How did Populism benefit Americans from 1870-1920?

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First of all, let us note that historians typically do not talk about populism as a major force in US society after 1900.  The time from 1900 to 1920 is typically described as the Progressive Era.  We talk about the populists as a force in the late 1800s.  But we will come back to this issue later in this answer.

In the late 1800s, the Populists were seen as the major force that was trying to help American farmers and, to some degree, American workers.  The Populists did not have a tremendous amount of success in actually helping farmers and workers, but they did achieve a few things.

One of the first things that they accomplished was to pass “Granger Laws” to help farmers in five states.  These laws were meant mainly to prevent railroads from charging rates that hurt farmers.  The laws were not terribly effective, but they did lead to the Supreme Court case of Munn v. Illinois.  In this case, the Supreme Court held that regulation of railroads was constitutional because the railroads were serving in the public interest even though they were private property.  This case helped to promote the idea that the government had the right to regulate businesses, an idea that was to be very important to the American people.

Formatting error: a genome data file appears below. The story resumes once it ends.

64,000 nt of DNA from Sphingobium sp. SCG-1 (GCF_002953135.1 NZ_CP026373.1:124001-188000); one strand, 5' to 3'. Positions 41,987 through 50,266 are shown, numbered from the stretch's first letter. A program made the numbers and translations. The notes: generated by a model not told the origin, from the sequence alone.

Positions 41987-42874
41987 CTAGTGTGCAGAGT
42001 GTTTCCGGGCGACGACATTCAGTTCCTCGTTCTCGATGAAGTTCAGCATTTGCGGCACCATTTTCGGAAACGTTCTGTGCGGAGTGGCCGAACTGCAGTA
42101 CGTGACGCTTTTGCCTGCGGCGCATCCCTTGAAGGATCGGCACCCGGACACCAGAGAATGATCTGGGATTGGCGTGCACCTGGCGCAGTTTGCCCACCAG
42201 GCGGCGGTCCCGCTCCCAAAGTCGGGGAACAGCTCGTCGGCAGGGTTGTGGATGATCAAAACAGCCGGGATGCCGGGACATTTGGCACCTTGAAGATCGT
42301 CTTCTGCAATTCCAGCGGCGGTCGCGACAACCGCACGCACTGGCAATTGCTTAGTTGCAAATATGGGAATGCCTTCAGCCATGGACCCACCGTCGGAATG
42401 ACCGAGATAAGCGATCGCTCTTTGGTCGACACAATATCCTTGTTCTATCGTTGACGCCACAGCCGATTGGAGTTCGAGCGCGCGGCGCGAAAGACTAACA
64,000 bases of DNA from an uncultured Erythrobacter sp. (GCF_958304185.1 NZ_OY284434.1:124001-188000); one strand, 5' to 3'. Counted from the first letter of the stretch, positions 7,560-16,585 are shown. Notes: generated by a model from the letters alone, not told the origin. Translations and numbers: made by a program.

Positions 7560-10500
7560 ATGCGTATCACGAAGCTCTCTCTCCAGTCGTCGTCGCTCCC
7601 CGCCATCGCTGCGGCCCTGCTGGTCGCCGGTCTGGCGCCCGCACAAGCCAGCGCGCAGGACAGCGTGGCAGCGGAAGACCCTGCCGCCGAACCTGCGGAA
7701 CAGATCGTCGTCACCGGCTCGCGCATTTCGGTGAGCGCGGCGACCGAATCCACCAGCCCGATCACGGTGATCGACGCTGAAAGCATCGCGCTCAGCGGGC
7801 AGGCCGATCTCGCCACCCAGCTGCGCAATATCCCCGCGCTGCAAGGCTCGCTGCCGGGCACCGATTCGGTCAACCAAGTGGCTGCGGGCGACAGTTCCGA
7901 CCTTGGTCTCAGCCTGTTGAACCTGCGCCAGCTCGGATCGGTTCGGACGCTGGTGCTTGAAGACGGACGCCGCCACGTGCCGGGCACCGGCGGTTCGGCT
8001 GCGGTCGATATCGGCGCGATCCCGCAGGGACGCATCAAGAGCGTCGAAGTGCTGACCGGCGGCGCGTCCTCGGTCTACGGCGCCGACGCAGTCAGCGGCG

The Populists did not achieve very much more during the late 1800s.  They were simply not strong enough by themselves to fight against the power of the big businesses and of conservatives in general.  This was to change in the early 1900s.

In the early 1900s, the US moved from populism to progressivism.  To some, though, there was not much difference between the two.  William Allen White, a progressive leader from Kansas, said that progressivism was really just populism that

…shaved its whiskers, washed its shirt, put on a derby, and moved up into the middle class.

In other words, the progressives stood for many of the same things that the populists had stood for.  However, the progressives were more of a middle class, respectable movement and therefore had more success than the populists, who came more from the poorer classes of society.

If we say that the progressives were similar to the populists, we see populism helping Americans in many ways from 1900 to 1920.  During this time, all sorts of laws were passed that (most people would argue) helped Americans.  There were more laws to regulate railroads.  There was tough enforcement of antitrust laws so that monopolies could not abuse Americans as easily.  There was a more even-handed approach to labor unions on the part of the government.  There were laws passed to prevent companies from selling impure drugs or food that had not been inspected by government inspectors.  There were laws that allowed Americans to have more of a say in their democracy through things like initiatives and referendums.

So, we can say that populism, (along with its close relation, progressivism) did a great deal to help Americans, particularly in the early 20th century.  Conservatives might not agree, but many people would say that the populists were helpful because they pushed hard for a new system in which the government intervened more in the economy to ensure that businesses were not able to abuse the people.

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